A lot of us are working from home amid the worldwide pandemic currently happening. This is nothing new to some. Maybe you have a nice, comfortable office space complete with a supporting chair. However, to others, this is anything but normal, and maybe your office is a kid’s art table and chair.
Whatever your situation is, a lot of us are finding ourselves sitting and working more often than not. This can mean experiencing more and new aches and pains that weren’t noticed while working in the office. This is because most offices furnish their desks with ergonomic furniture and most employees get up and walk around the office for various reasons throughout the day. There is no water cooler at home.
These weeks have turned to months for working at home, and they have strained our bodies not only mentally, but physically. These new aches and pains may lead us down a road to debilitating muscle injuries such as bad backs, sore necks, and achy shoulders.
To avoid going down this path, make sure you are spending as much time as you are able working in a neutral position where no body part is awkwardly bent or twisted. Also, try to move around every 30 minutes. You want to walk around and get yourself a cup of coffee or water. If you can, try to stretch. There are a plethora of apps and online sites that will help you figure out what back exercises to do to stay limber. There are even health sites that will help with lumbar disc bulge exercises.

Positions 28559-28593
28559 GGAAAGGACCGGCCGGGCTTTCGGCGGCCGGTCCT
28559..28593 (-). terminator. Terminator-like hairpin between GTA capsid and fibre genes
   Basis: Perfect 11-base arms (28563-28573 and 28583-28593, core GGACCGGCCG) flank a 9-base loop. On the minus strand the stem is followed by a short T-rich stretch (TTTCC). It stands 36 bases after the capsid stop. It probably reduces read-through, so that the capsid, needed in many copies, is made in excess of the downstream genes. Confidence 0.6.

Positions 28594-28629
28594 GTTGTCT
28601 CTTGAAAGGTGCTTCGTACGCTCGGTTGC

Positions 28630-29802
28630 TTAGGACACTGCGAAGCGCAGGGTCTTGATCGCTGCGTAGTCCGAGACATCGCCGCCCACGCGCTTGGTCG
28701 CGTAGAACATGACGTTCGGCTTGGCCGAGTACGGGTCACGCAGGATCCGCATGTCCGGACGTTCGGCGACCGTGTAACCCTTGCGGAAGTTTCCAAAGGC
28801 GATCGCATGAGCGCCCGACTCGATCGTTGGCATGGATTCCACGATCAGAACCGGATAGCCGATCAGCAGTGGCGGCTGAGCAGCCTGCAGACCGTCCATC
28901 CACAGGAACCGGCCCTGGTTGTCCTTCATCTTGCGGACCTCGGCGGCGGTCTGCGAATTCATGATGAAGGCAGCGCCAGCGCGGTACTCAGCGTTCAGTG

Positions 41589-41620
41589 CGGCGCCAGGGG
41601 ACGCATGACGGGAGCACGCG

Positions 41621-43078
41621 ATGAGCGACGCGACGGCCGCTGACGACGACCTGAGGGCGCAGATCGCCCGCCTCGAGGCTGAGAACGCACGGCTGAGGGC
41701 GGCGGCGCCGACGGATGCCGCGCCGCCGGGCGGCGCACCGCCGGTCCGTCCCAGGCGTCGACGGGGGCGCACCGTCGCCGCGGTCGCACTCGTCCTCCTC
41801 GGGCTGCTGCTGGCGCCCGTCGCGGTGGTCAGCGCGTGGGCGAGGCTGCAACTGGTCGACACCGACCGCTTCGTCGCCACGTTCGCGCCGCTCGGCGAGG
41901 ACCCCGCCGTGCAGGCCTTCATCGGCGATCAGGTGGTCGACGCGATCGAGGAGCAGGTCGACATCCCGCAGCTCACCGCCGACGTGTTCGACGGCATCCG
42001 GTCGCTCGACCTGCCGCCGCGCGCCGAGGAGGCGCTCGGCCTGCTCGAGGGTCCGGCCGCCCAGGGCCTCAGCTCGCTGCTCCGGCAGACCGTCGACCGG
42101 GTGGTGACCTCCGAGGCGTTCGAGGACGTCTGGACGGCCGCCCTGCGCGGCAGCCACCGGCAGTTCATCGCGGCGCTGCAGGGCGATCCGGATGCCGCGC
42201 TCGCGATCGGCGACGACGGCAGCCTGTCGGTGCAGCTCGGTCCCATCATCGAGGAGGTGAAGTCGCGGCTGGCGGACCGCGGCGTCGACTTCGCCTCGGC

If you work at a computer, try to view your screen with a straight neck. This means putting your screen at a comfortable viewing height. We tend to look down at laptop screens, so you may want to evaluate your computer to combat this habit.
After you have found the best height for your screen, make sure it is sideways to a bright window. This will minimize eye strain from a glare and you don’t want your back to your screen because the incoming light will cause a glare on it. Also, you won’t be straining your neck and back to look away from a screen if it is too bright. If you have blue light glasses, make sure you wear those as well.
Also, don’t read from an iPad or papers that are flat on your desk or table to where you are constantly moving your head up and down. If you go back from a screen to reading material, use a vertical document holder or iPad stand to relieve this strain.
Since your computer is at a comfortable height in front of you, so should your keyboard. Your keyboard and mouse should be used with your forearms and hands level and straight. Also, your arm should be close to the side of your body when you use a mouse. You have nerves that leave your neck and run down your shoulder, elbow and wrist, so when your arm is at your side, the nerves aren’t compromised. The more you have to stretch, the greater chance there will be to strain your back, neck, or shoulder.
Other small tips are to make sure you sit back in your chair and limit the time you spend working in bed. Also try to limit the time you spend standing. Just following some of these tips at your home work environment can help you lessen your chance of injury.